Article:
Trash hill casts shadow on village Farmers search for plastic bottles and other recyclable items this month on a 28-meter-high hill of gar...
Farmers search for plastic bottles and other recyclable items this month on a 28-meter-high hill of garbage in Yuanfuzhuang, in Central China's Henan province. Villagers earn about 1,500 yuan ($240) a month selling the reclaimed materials, which is their only source of income. There is little farmland to support families because the local government claimed much of it to enlarge the landfill. Photos by Xiang Mingchao / China Daily
Having lived in a house 50 meters from the landfill for many years, Du Na (right), a 35-year-old villager in Yuanfuzhuang, says that if she was able to afford to move, she would not allow her two children to grow up in a polluted area.
For almost 10 years, Du Na has watched as a mountain of garbage piled up next door to her home.
"Ever since I moved here after getting married, it's just gotten higher and higher," she said, looking at the landfill, which now covers more than 6 hectares and stands up to 28 meters tall.
The trash titan is about 50 meters from Du's house in Yuanfuzhuang village, a suburb of Kaifeng, Henan province.
"During the morning and evening rush hours, a truckful of waste is dumped here every five to 10 minutes," said the 35-year-old mother of two.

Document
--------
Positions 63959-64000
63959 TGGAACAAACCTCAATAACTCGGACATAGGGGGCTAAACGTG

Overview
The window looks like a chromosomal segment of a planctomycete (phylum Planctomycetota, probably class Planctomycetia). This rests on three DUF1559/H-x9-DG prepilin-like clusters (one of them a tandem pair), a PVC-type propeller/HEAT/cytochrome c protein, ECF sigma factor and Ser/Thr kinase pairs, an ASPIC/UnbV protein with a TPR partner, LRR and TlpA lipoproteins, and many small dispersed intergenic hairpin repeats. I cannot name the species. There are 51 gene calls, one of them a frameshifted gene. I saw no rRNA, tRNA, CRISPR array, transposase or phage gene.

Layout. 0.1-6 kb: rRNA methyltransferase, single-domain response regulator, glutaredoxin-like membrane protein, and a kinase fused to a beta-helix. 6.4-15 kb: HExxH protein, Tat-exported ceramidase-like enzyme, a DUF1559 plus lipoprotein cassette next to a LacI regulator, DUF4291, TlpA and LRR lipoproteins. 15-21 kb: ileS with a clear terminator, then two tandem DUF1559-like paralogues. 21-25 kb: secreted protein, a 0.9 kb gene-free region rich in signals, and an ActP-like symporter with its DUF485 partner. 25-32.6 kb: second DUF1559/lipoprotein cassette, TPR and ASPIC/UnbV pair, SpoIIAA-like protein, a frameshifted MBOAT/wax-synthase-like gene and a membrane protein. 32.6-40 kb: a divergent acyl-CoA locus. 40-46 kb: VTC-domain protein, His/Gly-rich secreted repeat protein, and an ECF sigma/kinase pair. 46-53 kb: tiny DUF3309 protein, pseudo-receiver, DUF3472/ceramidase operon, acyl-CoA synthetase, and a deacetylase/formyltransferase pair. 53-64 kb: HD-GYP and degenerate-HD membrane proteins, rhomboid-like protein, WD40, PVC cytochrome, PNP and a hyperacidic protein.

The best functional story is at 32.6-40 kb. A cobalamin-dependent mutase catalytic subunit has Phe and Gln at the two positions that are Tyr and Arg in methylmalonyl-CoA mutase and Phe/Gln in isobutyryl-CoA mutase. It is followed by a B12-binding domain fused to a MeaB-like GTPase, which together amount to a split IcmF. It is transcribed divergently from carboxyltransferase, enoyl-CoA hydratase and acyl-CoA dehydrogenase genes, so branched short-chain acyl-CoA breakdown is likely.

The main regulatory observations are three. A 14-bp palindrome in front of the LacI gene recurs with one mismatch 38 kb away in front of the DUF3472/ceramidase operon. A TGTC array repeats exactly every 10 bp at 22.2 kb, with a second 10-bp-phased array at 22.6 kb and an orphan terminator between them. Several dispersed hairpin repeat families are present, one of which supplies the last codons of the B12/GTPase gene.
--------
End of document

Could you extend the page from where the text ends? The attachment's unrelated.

Figures from the provincial environmental protection department show that more than 4 million tons of trash have been dumped on the site since it opened 18 years ago, with another 700 to 800 tons arriving from downtown Kaifeng daily.
Moreover, the sprawling mountain of garbage has steadily grown to claim more than 70 percent of the town's farmland.
"When I moved here in 2003, each villager had about 3 mu (0.2 hectares) of land. Now they have less than 0.7 mu," Du said.
To enlarge the area of the landfill, the local government bought the rights to the farmland from villagers in 2005 for 20,000 yuan ($3,170) per mu.
"We lost our farmland, yet the compensation was enough to cover the cost of living for only two or three years," Du said. "What can we live on after using up the money?"
Wang Zhengya, deputy director of the provincial environmental protection department, said the landfill is the only one in the province's 18 cities that does not have any waste-processing equipment. He blames the situation on "historical reasons", such as funding shortages.
The unprocessed waste has threatened drinking water as well as the air, which are problems that must be tackled as soon as possible, he said.
According to Ministry of Environmental Protection data, there were 935 landfills nationwide in 2008, with a combined capacity of 2.34 billion cubic meters. And 34 percent of these sites do not have any measures to prevent the pollution of the soil and groundwater, according to the ministry.
For visitors to Yuanfuzhuang, which is 7.5 kilometers from downtown Kaifeng, it is impossible to escape the odor - a stench of rotten vegetables, decayed meat and smoky air.
Next to the landfill, there is a chemical plant producing pesticides, which has made the air quality even worse, residents say.
"We are inhaling poisonous air every day, and we have no other choice," Du said, adding that the smell used to disgust her, but over the years she got used to it.